Founded in the 1960s, Evergreen Aviation was a venerable aviation company offering mostly cargo services but also some charter flights before it eventually got into firefighting as well. It fell on hard times, and in 2013 they closed the doors on the aviation business and have been gradually selling off their fleet. Unknown is the fate of this particular aircraft, the 747 Supertanker, with unique modifications that make it difficult to sell for any purpose other than dumping 20,000 gallons of liquid onto a target. Its performance as a firefighter was somewhat mixed; it can deliver a massive amount of water, but it takes a long time to fill the tanks, and it can only operate out of large, well-developed airfields, which is not an asset when you’re talking about firefighting. Still, it’s a very impressive vehicle, and I wish I knew what has become of it. The FAA lists its certificate as having expired last year, and still shows Evergreen International Aviation as the owner.
That’s not the only 747 that Evergreen has helped modify into something unique:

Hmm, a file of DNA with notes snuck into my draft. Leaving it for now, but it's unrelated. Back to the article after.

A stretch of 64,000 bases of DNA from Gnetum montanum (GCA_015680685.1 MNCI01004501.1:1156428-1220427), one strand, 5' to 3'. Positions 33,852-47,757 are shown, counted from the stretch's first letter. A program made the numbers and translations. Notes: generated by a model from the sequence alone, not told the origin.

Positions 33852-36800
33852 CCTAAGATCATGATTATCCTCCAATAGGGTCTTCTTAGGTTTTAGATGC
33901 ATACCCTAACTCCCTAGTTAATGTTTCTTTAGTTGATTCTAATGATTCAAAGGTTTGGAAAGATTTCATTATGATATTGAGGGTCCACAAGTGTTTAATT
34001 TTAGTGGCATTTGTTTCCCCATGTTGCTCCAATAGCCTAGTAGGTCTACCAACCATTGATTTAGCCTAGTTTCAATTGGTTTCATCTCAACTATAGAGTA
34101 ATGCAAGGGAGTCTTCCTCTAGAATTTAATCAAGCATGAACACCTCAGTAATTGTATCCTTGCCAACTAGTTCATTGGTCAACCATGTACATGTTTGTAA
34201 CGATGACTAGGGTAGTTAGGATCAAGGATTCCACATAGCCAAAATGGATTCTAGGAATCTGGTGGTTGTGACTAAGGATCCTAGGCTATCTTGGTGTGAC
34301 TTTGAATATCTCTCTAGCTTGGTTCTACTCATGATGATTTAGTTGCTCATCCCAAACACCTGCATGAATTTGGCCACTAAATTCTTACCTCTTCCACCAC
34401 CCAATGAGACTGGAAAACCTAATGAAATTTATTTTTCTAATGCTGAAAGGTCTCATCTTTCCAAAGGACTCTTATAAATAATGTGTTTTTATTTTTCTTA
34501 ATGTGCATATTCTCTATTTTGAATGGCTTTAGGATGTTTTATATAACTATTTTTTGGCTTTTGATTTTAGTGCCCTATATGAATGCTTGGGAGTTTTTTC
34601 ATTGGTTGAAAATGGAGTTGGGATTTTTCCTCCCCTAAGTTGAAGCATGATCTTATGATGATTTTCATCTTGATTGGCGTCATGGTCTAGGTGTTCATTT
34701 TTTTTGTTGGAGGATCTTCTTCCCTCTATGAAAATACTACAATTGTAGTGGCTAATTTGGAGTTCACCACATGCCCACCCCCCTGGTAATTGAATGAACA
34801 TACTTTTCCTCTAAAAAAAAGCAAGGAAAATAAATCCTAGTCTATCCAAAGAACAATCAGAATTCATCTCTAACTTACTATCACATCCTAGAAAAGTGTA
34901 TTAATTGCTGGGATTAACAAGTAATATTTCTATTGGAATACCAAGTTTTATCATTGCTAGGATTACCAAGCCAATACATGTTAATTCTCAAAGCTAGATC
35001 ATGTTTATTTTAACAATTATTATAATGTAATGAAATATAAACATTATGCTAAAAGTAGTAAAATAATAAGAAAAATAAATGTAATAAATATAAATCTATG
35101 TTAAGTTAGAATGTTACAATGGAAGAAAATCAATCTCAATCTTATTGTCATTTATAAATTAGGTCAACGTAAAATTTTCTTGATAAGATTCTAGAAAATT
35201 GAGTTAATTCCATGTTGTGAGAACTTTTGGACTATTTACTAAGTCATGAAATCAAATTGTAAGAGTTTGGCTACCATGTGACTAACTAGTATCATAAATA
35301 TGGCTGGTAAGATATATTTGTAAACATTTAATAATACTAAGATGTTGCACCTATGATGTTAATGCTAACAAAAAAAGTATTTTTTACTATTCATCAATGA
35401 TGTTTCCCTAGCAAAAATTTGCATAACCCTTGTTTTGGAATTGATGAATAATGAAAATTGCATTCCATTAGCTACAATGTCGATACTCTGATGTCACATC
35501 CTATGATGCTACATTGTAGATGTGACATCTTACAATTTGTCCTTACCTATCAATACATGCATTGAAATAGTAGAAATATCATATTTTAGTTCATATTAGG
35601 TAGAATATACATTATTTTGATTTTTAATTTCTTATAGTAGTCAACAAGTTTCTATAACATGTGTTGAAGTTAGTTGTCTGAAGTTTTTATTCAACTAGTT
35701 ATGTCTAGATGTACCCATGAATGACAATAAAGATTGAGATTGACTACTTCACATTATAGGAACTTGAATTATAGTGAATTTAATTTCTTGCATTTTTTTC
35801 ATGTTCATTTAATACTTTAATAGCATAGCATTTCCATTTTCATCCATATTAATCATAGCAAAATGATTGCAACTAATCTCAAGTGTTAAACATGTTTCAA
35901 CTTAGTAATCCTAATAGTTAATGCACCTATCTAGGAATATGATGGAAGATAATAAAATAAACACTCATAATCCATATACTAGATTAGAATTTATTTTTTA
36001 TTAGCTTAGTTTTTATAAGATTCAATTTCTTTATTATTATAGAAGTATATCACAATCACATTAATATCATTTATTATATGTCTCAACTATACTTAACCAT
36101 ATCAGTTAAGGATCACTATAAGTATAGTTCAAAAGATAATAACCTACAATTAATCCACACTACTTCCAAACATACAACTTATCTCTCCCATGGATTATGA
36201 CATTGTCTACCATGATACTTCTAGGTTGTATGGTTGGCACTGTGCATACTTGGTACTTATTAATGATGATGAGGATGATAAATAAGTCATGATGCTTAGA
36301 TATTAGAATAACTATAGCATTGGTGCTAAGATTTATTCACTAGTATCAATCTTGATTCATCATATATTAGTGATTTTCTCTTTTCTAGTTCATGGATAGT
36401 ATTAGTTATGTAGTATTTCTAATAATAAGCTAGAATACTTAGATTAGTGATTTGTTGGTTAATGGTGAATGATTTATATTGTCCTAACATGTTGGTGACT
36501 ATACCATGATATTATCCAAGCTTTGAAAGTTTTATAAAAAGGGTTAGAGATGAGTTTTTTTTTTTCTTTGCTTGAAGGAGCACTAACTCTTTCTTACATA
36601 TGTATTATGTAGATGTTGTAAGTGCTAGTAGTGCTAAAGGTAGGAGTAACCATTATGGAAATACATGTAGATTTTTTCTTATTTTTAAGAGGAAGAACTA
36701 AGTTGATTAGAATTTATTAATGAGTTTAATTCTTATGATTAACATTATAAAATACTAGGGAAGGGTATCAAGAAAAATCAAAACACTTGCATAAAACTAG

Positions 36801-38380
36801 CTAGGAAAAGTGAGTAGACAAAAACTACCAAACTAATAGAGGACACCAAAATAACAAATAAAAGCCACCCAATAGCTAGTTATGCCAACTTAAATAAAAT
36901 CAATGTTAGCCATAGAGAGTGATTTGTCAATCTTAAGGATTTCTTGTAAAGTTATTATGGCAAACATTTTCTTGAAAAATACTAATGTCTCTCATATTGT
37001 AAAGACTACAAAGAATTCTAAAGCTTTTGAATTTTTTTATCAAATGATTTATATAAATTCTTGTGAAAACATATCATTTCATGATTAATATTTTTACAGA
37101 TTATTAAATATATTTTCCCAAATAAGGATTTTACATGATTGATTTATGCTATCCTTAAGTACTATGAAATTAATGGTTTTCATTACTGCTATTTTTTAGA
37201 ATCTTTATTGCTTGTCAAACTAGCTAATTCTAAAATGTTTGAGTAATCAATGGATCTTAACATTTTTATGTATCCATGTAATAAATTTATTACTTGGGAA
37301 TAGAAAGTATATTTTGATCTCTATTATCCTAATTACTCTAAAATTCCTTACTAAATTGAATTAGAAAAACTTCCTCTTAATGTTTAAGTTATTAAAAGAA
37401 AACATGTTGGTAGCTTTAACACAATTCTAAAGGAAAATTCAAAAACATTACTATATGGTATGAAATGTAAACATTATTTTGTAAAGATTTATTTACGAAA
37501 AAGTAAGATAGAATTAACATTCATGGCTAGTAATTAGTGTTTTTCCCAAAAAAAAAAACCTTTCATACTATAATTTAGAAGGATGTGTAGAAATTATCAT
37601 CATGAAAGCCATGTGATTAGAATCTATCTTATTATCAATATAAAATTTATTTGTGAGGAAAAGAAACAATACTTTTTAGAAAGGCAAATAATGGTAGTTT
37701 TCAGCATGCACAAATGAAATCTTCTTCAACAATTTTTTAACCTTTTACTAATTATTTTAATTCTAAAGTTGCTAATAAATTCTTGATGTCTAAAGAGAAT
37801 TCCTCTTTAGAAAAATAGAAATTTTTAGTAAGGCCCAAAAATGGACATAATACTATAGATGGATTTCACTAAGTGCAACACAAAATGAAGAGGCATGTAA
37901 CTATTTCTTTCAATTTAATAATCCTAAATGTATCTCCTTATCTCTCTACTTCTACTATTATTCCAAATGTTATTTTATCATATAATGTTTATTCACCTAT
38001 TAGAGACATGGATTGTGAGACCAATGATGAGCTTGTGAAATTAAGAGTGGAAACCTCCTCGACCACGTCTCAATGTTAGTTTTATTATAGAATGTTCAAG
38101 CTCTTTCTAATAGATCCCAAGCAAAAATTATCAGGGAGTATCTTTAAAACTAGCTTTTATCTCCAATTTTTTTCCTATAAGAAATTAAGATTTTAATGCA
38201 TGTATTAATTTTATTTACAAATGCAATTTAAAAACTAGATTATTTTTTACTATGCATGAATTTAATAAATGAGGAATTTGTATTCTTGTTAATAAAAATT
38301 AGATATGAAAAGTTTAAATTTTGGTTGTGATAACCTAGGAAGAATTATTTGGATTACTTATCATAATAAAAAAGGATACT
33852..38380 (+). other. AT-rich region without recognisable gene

This one isn’t as unique, since there are actually four of them, but it certainly looks unique. Born of the needs to transport 787 sections over very large distances, the Boeing 74 Dreamlifter (formerly the Large Cargo Freighter or simply the “Flying Pickle” due to the primer color of the first one, which made its test flights prior to receiving its livery) is inspired by the monstrous-looking Pregnant Guppy. Its tail section swings open to accept large cargos, and rather than just a little bump over the front of the aircraft, this one’s whole fuselage is enlarged. The enlargement designs were done by Rocketdyne (then a Boeing division) in conjunction with Boeing Moscow and Gamesa Aeronautica of Spain, while Evergreen performed the actual modifications. The four Dreamlifters are working all the time shuttling parts two and fro in the Dreamliner production line.